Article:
Group art therapy does no better than standard care at improving symptoms for people with schizophrenia

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People with schizophrenia experience a wide range of symptoms, which are broadly categorised into ‘positive’ symptoms (e.g. hallucinations and delusions) and ‘negative’ symptoms (e.g. lethargy, lack of motivation and poor attention). Evidence shows that positive symptoms can be well managed with antipsychotic drugs, which also reduce the chances of relapse, but these medications can have side effects and tend to have no impact on negative symptoms.

Talking treatments and other social interventions are often used in combination with drug therapies to help people with schizophrenia improve their general health and well-being. A variety of creative activities have been suggested as good options to try, including art therapy, and many evidence-based guidelines recommend that these activities are offered to people with schizophrenia.

This well conducted randomised controlled trial (known as the MATISSE study – Multicenter study of Art Therapy In Schizophrenia: Systematic Evaluation) published in the BMJ set out to evaluate the clinical effectiveness of group art therapy for people with schizophrenia and to test whether any benefits exceed those of an active control treatment.

417 people were recruited from community based mental health and social care services in four centres in England and Northern Ireland and randomised to either:

  1. 12 months of weekly group art therapy plus standard care
  2. 12 months of weekly activity groups plus standard care
  3. 12 months of standard care

The art therapy group received weekly 90 minute sessions. Art therapy was carried out in keeping with recommendations of the British Association of Art Therapists and aimed to enhance self expression, improve emotional health, and help people develop better interpersonal functioning. The activity group met weekly and played board games, watched and discussed DVDs, and visited local cafes. They were not allowed to use any art materials.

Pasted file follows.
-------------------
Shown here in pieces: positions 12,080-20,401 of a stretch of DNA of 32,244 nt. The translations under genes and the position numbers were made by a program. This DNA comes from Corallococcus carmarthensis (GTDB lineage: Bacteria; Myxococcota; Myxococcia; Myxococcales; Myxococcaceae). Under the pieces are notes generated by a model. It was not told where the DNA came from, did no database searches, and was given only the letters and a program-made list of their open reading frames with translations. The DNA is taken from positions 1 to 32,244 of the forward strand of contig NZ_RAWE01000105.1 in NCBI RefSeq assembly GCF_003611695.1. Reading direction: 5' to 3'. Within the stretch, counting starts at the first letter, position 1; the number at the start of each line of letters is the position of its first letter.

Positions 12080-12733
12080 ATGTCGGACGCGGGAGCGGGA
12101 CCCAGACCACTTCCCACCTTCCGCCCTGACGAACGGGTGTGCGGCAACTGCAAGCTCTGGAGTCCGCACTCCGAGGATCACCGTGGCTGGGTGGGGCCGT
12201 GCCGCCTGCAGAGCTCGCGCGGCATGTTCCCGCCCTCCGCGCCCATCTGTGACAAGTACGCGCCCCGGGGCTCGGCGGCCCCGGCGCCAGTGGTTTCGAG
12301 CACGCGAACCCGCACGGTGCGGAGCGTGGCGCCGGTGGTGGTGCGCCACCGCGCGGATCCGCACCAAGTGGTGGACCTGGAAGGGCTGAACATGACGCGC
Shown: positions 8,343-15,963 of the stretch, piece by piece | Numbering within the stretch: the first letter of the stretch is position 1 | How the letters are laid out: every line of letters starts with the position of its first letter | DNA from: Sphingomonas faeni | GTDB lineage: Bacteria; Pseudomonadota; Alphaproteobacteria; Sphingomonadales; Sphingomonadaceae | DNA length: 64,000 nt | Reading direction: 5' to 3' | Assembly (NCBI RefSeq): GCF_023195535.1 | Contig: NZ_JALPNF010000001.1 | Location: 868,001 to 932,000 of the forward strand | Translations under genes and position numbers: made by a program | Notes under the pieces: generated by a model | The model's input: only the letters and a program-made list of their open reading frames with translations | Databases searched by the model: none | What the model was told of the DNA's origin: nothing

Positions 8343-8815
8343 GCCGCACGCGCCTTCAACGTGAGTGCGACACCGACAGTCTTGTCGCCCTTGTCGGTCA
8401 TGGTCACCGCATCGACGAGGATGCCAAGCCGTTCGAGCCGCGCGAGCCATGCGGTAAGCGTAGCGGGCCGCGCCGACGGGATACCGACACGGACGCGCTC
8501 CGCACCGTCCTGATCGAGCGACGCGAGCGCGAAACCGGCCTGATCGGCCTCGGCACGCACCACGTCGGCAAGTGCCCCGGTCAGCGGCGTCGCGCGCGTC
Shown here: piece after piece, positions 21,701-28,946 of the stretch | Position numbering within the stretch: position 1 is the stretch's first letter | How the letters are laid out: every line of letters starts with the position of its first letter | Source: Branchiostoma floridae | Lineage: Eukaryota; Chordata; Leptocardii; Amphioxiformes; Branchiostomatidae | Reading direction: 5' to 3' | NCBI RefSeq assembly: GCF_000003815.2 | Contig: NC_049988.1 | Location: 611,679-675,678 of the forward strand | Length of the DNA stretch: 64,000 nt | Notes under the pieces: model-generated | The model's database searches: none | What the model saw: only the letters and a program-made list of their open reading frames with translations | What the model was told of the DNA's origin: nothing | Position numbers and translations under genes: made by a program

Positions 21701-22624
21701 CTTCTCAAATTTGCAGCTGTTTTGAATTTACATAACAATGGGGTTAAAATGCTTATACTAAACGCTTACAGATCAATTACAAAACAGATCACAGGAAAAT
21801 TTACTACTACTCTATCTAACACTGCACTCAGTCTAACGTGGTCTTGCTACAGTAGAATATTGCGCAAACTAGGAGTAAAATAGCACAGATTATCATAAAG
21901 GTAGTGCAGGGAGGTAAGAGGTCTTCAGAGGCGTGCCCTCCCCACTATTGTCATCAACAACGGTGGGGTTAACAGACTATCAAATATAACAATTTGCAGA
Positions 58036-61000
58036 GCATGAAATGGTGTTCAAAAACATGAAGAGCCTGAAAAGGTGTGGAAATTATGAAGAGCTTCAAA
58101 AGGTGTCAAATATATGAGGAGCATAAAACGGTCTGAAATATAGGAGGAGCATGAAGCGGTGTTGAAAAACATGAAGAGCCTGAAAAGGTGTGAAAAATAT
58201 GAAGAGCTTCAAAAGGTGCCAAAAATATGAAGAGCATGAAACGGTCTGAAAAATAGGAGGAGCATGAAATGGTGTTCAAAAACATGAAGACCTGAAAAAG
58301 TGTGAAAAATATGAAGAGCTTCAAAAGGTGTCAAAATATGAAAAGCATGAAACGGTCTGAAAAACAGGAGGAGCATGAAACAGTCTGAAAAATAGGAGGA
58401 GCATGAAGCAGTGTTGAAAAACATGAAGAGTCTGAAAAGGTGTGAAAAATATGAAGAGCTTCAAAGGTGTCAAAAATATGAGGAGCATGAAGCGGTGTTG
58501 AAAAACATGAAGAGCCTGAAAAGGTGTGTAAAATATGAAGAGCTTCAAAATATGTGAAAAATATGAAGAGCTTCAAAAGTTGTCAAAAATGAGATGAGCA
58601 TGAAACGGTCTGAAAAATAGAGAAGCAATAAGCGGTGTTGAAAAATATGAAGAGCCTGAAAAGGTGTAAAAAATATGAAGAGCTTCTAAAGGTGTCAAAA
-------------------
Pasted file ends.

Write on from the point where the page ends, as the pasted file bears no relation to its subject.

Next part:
Outcomes were measured at 12 and 24 months and they included:

  • Primary outcomes
    • Global functioning
    • Positive and negative symptoms of schizophrenia
  • Secondary outcomes
    • Group attendance
    • Social functioning
    • Adherence to drug therapy
    • Satisfaction with care
    • Mental well-being
    • Quality of life

Here’s what they found:

  • The levels of attendance at the art therapy and activity group sessions was low. The figures for attending at least one group during the year were 61% for art therapy and 52% for activity group sessions
  • Primary outcomes across the three treatment groups were the same
  • When measured at 24 months, the global functioning adjusted mean difference between art therapy and standard care was −0.9 (95% confidence interval −3.8 to 2.1). The positive and negative syndrome scale difference was 0.7 (−3.1 to 4.6)
  • Secondary outcomes at 12 and 24 months did not differ between the art therapy group and standard care

The researchers concluded:

These findings challenge current national treatment guidelines that clinicians should consider referring all people with schizophrenia for arts therapies. Although we cannot rule out the possibility that group art therapy benefits people with schizophrenia who are motivated to use this treatment, our findings suggest that it does not lead to improved patient outcomes when offered to most people with this disorder.

Crawford, MJ et al. Group art therapy as an adjunctive treatment for people with schizophrenia: multicentre pragmatic randomised trial. BMJ 2012;344:e846

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André Tomlin

André Tomlin
André started the Mental Elf website in May 2011. He has worked as an Information Scientist in Mental Health since the late nineties; initially at Oxford University's Centre for Evidence-Based Mental Health and since 2002 as the Managing Director of Minervation Ltd. He loves blogging, social media and elves! He also has established interests in evidence-based healthcare, usability testing and web design.

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